We are not sure why this is so. We have asked John Hill of Futures Truth, Ltd., to write an article about this odd phenomenon, but for some reason he seemingly will not write about it for us. Regards, Dave Green, CTCN
Thanks Dave for your honest answer . . . it is important to clarify this issue.
The Way - Jeff Leas
You do not have to like trading -- like what is in the trading: the opportunity to find yourself. The time spent trading can be a parable for the rest of the day (or for the rest of your life). Align yourself with the higher purpose of fulfilling your own potential and joy will be the result.
It is a myth that the markets make sense. Markets are nonlinear, infinite parameter worlds and therefore are chaotic. Nothing is firm, nothing is balanced, nothing is durable. Nothing remains in its current state - each moment brings change. The goal of trading is to discover regularities within this perpetual change. Markets are chaotic systems and therefore fractal in nature (they are self-similar at various orders of magnitude, by any measure -- price, volume, time). Market conditions that you may be waiting for will probably not be significantly different next hour or next week or next year. Only the scale of the change may be different.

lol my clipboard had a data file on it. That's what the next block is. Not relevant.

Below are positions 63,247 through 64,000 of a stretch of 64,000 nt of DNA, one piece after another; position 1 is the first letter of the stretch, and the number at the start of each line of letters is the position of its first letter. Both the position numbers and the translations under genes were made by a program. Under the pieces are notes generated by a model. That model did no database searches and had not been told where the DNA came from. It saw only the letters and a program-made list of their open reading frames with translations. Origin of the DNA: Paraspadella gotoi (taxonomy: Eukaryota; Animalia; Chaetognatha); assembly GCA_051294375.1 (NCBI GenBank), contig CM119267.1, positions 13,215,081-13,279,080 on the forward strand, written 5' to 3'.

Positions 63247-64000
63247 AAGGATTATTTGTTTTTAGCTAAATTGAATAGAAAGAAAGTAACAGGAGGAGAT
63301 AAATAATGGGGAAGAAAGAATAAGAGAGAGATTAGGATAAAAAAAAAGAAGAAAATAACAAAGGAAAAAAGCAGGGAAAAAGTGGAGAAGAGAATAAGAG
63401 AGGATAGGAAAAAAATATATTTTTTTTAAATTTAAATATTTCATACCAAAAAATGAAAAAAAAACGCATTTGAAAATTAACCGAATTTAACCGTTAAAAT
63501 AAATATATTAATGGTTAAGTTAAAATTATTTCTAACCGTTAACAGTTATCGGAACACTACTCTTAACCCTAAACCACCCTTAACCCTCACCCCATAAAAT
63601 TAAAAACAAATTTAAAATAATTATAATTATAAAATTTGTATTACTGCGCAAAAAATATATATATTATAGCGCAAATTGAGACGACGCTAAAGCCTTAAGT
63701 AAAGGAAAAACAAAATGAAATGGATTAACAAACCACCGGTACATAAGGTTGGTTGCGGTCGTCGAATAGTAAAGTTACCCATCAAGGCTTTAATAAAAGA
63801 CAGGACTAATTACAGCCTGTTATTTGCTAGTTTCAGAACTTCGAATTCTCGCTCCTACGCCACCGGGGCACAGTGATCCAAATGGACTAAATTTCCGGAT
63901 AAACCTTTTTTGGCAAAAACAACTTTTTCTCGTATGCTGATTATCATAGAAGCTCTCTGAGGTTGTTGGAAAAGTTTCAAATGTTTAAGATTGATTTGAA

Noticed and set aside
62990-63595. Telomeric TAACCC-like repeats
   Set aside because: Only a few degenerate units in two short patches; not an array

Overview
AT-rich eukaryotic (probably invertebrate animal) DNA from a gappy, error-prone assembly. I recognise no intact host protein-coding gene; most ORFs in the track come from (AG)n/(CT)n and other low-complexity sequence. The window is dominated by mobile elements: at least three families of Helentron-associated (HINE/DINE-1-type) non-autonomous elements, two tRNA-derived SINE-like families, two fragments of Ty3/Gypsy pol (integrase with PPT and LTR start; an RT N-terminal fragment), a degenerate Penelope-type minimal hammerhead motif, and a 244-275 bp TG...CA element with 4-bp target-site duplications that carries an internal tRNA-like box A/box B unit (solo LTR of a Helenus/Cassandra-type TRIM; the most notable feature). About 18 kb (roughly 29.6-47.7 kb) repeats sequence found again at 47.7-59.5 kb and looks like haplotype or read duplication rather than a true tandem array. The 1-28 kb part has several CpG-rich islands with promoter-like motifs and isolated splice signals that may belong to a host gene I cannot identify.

Let go of the false ideas of what makes the market tick and simply respond as the market unfolds. Create your own reality. Make the universe your own creation and harness any regularity that is there to your own uses. There is more to trading than technique. Move beyond technical mastery to touch the very soul of your craft. Perceive and merge with the very essence of what makes your calling an "art." Develop a sense of energy relationships. Energy absorbs the patterns of things and builds with those patterns. Your subconscious energy will connect to an energy within the universe that is larger than your own energy. Operate from a plane of existence that is attuned to a harmonious flow within the universe. When you are aligned properly, you will feel yourself flowing with the universe. You will trust in yourself and trust in the universe. Expend your energy on positive ideas, creativity and action. Make your actions match your intentions. If you are going to do something important, the best time to start is right now. Trust in yourself with the awareness that you have everything it takes to win.